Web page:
Arriving back at the hotel’s luxurious crustacean bar Alex donned his chef’s whites, fired up the stoves and began to cook up a series of delicious fishy dishes. First up was our catch. He gutted and scaled it, then chopping the whiting and herring into small chunks to deep fry in batter and serve as an appetiser. Less than an hour out of the water it tasted sensational.

“I grew up with a love of fishing which has stayed with me,” says Alex. “You never know what you are going to get and it’s great to be able to vary the menu according to the catch.”

Our next dish was seafood paella with chorizo and saffron, then Alex created one of his signature dishes (his recipe is opposite) Singapore Spider Crab Claw with a rich spicy broth served in the shell.

The final delicious dish was a brand new creation - Spider Crab Macaroni Cheese, baked in the shell in a creamy sauce. Delicious!

Catch it, Cook it, Eat it break

The newly refurbished Salcombe Harbour Hotel & Spa is offering Devon Life readers a two night stay with a £25 dinner allowance per person each night and full English breakfast in the morning. Take a fishing trip with Alex Aitken who will cook your catch. There is an option to visit the spa instead with £25 towards a luxury treatment as well as full use of the spa during your stay.

From £599 per couple per stay. To enquire about dates and book your place, please call the reservation team on 01548 844444 quoting “Catch it, Cook it, Eat it!” A day trip for non-guests costs £65 per person. www.salcombe-harbour-hotel.co.uk

Alex Aitken’s Singapore Crab Claws

Crab is Singapore’s unofficial “national dish”. Like the country itself, this dish had humble beginnings. It was in the 1950s when a great cook, Madame Cher Yam Tian, created a recipe for preparing fresh-from-the- sea crabs. She and her husband, Mr Lim Choon Ngee, set up a food stall selling sea crabs on the seashore, every day from dusk till the early hours, by the light of a kerosene lamp. I enjoyed 3 years living in Singapore and used to eat at these “Macan” stalls every day, so here’s my recipe.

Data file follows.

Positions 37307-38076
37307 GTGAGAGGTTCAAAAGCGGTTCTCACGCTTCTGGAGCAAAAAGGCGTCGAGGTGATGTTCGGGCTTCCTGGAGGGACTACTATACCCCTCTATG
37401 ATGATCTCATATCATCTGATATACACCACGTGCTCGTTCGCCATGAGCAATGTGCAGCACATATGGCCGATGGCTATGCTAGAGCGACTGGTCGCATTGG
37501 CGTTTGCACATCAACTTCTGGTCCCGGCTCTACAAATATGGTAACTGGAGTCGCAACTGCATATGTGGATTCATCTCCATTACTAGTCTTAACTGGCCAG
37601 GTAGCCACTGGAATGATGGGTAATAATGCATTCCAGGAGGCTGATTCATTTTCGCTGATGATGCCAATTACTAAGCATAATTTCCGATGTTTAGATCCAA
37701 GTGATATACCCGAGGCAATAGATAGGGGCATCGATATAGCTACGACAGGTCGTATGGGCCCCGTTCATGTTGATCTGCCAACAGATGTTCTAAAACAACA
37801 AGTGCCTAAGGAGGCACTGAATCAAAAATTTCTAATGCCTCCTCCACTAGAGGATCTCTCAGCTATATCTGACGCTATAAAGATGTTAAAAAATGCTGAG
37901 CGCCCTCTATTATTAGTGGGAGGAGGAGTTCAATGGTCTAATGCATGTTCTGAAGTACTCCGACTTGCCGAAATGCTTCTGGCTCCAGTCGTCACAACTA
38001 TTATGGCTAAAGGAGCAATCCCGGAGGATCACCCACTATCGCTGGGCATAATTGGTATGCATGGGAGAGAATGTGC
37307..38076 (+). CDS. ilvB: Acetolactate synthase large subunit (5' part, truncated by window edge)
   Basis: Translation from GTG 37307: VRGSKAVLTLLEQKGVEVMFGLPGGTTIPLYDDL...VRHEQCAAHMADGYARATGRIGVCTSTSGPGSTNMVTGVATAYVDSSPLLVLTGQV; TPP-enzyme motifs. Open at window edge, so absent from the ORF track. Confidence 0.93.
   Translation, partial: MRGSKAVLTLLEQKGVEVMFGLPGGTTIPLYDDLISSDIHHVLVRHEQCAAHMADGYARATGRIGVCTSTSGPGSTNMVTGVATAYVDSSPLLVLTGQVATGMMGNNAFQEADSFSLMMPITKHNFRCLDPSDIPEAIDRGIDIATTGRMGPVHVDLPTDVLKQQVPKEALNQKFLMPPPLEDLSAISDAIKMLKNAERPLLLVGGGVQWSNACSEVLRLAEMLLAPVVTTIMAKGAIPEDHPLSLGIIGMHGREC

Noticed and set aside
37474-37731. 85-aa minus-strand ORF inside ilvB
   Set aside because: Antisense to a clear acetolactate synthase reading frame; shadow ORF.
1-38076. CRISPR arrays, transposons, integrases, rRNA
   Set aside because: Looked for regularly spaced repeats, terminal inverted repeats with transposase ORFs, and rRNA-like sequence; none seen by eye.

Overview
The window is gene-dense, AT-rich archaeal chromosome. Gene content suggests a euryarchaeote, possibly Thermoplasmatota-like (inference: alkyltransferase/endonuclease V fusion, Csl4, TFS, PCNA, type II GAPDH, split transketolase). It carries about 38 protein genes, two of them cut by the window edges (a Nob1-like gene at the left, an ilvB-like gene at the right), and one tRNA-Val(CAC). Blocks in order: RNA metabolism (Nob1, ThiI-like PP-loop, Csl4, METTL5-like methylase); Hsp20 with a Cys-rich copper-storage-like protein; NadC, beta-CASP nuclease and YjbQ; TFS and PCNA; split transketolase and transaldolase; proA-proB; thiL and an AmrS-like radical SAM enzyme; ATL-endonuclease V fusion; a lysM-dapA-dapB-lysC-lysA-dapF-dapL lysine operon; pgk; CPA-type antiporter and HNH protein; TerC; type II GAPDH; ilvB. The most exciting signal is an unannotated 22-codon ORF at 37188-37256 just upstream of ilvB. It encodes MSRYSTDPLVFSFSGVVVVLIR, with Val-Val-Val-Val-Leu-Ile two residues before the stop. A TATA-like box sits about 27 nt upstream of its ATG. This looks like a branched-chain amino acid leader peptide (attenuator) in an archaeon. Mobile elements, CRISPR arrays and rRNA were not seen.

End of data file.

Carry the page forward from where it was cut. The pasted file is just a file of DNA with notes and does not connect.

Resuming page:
3-4 large crab claws,

2 medium onions, chopped

2 1/2 cm / 1” piece fresh ginger, grated

2-3 small chillies, seeds removed finely chopped

3 cloves of garlic, finely chopped

1 stalk lemon grass (tender inner leaves), chopped

1 tsp shrimp paste (optional)

3 spring onions, chopped

2 tsp cornflower

3 tbsp oil

1 tbsp sugar

1 tbsp tomato paste or ketchup


1. Take the crab claws and if raw cook them in a large pot of boiling water for about four minutes. Drain and cool slightly.

2. Crack the claws with a mallet or pestle.

3. Mix the cornstarch into a little cold water.

4. Heat the oil in a wok or large skillet and stir fry the onion, ginger, garlic, lemon grass, shrimp paste (if using) and two-thirds of the chillies for two minutes. Add the crab claws and half a cup of water, reduce the heat and cook three to four minutes longer. Transfer the crab to a plate.

5. Add the sugar and tomato paste or ketchup to the wok and combine well. Add the cornstarch solution and continue stirring until the mixture thickens. Return the crab to the wok, stirring until well-coated with the sauce.

6. Place on a serving platter and garnish with the green onions and remaining chillies. Serve hot.